This MA provides students with key analytical skills to study the ethical dimensions of public policy. The programme, drawing on three areas of excellence at UCL, is a unique mix of politics, law and philosophy, centred on the normative evaluation of public policy at both the domestic and international levels.
Covid-19 programme updates
Due to COVID-19, there may have been updates to this programme for the 2020 academic year. Where there has been an update, these are indicated with a red alert and a link which will provide further information.
Modes and duration
Tuition fees (2020/21)
Note on fees: The tuition fees shown are for the year indicated above. Fees for subsequent years may increase or otherwise vary. Further information on fee status, fee increases and the fee schedule can be viewed on the UCL Students website.
As a minimum, an upper second-class Bachelor's degree from a UK university in political theory or a related discipline; or an overseas qualification of an equivalent standard. Relevant practical or work experience in a related field may also be taken into account.
English language requirements
If your education has not been conducted in the English language, you will be expected to demonstrate evidence of an adequate level of English proficiency.
The English language level for this programme is: Advanced
Further information can be found on our English language requirements page.
Country-specific information, including details of when UCL representatives are visiting your part of the world, can be obtained from the International Students website.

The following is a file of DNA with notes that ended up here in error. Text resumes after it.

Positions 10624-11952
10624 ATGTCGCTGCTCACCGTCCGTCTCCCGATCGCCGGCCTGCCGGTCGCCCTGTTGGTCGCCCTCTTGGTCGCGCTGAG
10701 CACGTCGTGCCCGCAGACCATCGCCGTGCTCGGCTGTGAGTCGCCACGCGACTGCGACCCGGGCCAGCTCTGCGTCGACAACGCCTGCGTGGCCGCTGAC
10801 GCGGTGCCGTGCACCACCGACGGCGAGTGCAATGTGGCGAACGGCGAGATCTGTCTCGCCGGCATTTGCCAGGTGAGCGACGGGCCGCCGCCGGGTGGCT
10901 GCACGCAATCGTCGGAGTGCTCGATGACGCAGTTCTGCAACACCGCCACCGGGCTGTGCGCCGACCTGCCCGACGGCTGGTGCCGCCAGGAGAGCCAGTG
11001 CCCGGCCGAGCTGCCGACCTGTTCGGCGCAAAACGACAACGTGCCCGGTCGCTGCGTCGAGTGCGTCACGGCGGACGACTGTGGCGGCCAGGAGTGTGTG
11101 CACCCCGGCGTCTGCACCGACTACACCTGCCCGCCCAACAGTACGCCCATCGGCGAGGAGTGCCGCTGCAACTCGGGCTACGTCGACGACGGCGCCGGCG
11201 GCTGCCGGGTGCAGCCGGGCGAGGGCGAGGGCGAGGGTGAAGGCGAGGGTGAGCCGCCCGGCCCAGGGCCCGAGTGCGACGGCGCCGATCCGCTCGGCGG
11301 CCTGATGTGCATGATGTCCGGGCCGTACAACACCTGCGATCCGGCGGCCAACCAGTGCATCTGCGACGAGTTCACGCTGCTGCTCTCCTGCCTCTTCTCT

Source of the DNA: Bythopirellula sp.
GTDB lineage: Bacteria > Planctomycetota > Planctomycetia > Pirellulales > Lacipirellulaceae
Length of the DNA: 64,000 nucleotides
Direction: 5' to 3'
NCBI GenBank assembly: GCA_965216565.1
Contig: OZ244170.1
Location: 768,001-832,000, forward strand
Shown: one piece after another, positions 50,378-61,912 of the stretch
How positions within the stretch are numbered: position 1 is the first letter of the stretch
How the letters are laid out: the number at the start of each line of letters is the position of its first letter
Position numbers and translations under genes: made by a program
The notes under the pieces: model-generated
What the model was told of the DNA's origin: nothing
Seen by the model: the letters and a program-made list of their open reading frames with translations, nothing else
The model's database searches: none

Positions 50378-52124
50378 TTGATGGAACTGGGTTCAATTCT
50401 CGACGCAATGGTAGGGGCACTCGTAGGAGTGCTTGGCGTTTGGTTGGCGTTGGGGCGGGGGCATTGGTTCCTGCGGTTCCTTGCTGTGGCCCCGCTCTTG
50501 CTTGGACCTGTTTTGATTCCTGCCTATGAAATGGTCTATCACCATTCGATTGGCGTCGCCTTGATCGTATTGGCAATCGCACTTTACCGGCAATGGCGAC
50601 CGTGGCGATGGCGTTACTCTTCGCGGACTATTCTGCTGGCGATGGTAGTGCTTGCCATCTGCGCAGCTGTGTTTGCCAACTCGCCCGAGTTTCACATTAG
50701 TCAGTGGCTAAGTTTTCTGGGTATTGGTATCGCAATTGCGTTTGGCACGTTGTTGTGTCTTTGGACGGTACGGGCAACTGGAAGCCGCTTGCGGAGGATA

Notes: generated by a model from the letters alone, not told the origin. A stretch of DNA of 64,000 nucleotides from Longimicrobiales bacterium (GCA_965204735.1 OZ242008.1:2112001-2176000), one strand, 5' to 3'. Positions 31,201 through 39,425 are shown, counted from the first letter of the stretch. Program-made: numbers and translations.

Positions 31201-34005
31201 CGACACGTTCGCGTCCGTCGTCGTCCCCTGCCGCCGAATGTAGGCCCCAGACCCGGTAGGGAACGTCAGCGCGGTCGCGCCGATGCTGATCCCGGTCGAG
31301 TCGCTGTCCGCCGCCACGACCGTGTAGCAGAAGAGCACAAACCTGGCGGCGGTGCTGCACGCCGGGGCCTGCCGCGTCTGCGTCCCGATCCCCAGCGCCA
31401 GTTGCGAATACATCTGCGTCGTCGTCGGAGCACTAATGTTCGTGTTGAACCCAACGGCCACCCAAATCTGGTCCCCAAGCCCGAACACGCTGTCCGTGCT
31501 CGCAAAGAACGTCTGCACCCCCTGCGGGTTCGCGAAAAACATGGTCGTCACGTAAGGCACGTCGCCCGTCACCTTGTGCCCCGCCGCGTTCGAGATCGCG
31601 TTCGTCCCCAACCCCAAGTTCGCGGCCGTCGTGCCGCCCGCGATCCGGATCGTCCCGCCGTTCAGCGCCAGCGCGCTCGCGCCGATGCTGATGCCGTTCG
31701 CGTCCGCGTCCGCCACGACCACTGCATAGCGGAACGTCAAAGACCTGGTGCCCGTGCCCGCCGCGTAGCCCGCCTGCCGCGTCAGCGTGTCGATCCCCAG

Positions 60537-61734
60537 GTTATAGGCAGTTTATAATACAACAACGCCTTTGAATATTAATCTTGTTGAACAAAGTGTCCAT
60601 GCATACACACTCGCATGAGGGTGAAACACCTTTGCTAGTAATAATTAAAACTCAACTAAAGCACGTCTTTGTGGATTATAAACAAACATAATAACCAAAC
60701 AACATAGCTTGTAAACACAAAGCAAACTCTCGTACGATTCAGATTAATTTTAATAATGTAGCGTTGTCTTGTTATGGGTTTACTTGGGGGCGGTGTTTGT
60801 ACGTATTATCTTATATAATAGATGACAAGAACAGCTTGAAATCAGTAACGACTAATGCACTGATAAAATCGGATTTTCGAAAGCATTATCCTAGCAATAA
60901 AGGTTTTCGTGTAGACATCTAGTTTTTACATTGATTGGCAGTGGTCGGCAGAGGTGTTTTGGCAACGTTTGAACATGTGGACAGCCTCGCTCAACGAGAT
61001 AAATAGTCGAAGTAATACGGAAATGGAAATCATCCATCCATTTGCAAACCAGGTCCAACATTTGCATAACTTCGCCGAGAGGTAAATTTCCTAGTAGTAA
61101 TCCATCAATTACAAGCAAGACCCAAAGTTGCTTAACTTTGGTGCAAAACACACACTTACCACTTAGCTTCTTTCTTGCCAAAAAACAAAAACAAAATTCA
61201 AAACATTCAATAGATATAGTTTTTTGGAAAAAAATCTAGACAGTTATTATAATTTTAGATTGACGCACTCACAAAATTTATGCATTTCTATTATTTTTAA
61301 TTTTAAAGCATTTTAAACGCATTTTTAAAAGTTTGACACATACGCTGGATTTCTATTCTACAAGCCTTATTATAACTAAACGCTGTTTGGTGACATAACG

International applicants can find out the equivalent qualification for their country by selecting from the list below.
Select your country:
About this degree
The programme explores the moral quality of the decisions citizens and professionals take, and the justice of the legal and political structures within which they operate. Students develop the ability to analyse important modern political theories, and justify their position on issues concerning the relationship between politics, law and society.
Students undertake modules to the value of 180 credits.
The programme consists of two core modules (60 credits), optional modules (60 credits) and a research dissertation (60 credits).
Upon successful completion of 180 credits, you will be awarded a MA in Legal and Political Theory.
Please note that the list of modules given here is indicative. This information is published a long time in advance of enrolment and module content and availability is subject to change.
- Meanings of Liberty: Applied Methods in Political Theory (30)
- Seminars in Political Theory, Colloquium in Legal Philosophy and Peer Assisted Learning Sessions (30)
Students choose modules worth a total of 45 credits from the list below (the others remain available as options).
They also choose one further 15-credit module from a list available at: the programme website. The full list of modules offered by the department is subject to change year to year.
- Contemporary Political Philosophy I: Authority, Obligation & Democracy (15)
- Contemporary Political Philosophy II: Social Justice and Equality (15)
- Equality, Justice and Difference (15)
- Global Ethics (15)
- Jeremy Bentham and the Utilitarian Tradition I and II (30)
- Jeremy Bentham and the Utilitarian Tradition I (15)
- Jurisprudence and Legal Theory I & II (30)
- Jurispudence and Legal Theory I (15)
- Public Ethics (15)
- Theoretical Foundations of Human Rights (15)
- The Ethics of Counterterrorism (15)